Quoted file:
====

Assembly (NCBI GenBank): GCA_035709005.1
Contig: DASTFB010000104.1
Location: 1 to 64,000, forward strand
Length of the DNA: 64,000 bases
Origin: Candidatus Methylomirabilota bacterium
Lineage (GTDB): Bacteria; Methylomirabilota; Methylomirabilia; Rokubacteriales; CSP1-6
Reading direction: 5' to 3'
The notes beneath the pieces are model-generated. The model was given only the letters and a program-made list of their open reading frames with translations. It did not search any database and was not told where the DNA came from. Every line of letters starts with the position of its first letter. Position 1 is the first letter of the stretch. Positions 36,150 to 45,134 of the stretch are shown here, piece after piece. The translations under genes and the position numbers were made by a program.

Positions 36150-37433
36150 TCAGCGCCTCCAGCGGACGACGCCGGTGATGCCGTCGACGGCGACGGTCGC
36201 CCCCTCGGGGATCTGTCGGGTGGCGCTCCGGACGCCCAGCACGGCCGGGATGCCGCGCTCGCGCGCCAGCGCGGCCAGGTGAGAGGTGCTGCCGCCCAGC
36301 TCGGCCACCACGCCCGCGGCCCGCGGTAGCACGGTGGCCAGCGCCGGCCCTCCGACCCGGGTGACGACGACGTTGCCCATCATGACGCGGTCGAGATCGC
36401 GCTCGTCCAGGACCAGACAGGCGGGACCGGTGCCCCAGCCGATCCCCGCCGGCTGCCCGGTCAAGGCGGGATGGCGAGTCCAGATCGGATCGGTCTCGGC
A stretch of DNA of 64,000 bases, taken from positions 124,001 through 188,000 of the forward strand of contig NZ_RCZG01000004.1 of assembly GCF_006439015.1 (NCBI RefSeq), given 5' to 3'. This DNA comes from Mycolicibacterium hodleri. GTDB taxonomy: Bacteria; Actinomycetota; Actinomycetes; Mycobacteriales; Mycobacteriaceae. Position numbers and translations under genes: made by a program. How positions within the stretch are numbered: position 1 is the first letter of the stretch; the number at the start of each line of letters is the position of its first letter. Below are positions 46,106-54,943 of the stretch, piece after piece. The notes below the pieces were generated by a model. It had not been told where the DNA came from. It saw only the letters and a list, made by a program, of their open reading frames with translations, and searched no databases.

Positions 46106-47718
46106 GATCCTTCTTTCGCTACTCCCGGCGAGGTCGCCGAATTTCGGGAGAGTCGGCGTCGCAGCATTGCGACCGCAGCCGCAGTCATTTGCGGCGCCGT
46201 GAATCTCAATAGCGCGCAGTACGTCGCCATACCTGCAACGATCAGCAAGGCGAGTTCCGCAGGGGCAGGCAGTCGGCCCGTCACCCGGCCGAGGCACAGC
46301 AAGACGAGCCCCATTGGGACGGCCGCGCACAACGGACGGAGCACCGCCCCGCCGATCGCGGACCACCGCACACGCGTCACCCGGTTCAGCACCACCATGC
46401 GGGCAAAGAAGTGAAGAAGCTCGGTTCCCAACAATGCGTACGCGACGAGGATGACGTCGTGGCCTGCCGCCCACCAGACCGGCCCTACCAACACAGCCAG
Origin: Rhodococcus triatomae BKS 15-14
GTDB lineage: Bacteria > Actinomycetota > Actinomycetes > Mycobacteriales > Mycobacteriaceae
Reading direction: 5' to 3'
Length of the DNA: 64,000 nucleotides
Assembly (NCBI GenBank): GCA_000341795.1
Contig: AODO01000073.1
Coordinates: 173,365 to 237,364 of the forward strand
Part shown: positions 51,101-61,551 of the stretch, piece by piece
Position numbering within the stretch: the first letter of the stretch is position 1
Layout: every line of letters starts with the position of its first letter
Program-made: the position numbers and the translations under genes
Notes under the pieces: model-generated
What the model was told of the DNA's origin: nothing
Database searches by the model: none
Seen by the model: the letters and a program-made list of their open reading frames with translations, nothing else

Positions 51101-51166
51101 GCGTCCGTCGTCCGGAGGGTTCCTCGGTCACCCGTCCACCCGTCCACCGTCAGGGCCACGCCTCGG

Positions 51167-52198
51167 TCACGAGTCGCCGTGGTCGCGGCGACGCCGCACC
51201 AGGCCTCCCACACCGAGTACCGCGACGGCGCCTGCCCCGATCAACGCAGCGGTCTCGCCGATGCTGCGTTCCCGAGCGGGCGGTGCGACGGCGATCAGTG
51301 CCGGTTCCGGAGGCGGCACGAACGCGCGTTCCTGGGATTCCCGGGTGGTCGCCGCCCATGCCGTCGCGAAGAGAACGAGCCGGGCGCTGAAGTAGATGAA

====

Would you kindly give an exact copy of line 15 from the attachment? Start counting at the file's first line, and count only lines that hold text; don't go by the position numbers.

Positions 46106-47718